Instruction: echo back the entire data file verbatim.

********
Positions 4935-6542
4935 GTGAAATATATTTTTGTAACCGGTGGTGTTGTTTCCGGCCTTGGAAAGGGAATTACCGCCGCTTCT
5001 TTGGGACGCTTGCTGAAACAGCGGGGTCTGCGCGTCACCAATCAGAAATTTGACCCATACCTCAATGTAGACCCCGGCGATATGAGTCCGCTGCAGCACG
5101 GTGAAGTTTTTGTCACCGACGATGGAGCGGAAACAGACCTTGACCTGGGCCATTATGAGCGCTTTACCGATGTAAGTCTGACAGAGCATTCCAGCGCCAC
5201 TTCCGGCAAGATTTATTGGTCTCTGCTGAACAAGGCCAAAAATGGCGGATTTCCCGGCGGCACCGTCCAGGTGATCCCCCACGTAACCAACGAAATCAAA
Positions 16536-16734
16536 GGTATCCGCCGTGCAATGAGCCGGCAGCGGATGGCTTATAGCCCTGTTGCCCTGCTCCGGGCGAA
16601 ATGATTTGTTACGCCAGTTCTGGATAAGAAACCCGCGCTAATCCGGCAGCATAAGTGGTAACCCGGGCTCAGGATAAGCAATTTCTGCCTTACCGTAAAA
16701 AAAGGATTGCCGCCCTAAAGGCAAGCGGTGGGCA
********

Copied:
Positions 4935-6542
4935 GTGAAATATATTTTTGTAACCGGTGGTGTTGTTTCCGGCCTTGGAAAGGGAATTACCGCCGCTTCT
5001 TTGGGACGCTTGCTGAAACAGCGGGGTCTGCGCGTCACCAATCAGAAATTTGACCCATACCTCAATGTAGACCCCGGCGATATGAGTCCGCTGCAGCACG
5101 GTGAAGTTTTTGTCACCGACGATGGAGCGGAAACAGACCTTGACCTGGGCCATTATGAGCGCTTTACCGATGTAAGTCTGACAGAGCATTCCAGCGCCAC
5201 TTCCGGCAAGATTTATTGGTCTCTGCTGAACAAGGCCAAAAATGGCGGATTTCCCGGCGGCACCGTCCAGGTGATCCCCCACGTAACCAACGAAATCAAA
Positions 16536-16734
16536 GGTATCCGCCGTGCAATGAGCCGGCAGCGGATGGCTTATAGCCCTGTTGCCCTGCTCCGGGCGAA
16601 ATGATTTGTTACGCCAGTTCTGGATAAGAAACCCGCGCTAATCCGGCAGCATAAGTGGTAACCCGGGCTCAGGATAAGCAATTTCTGCCTTACCGTAAAA
16701 AAAGGATTGCCGCCCTAAAGGCAAGCGGTGGGCA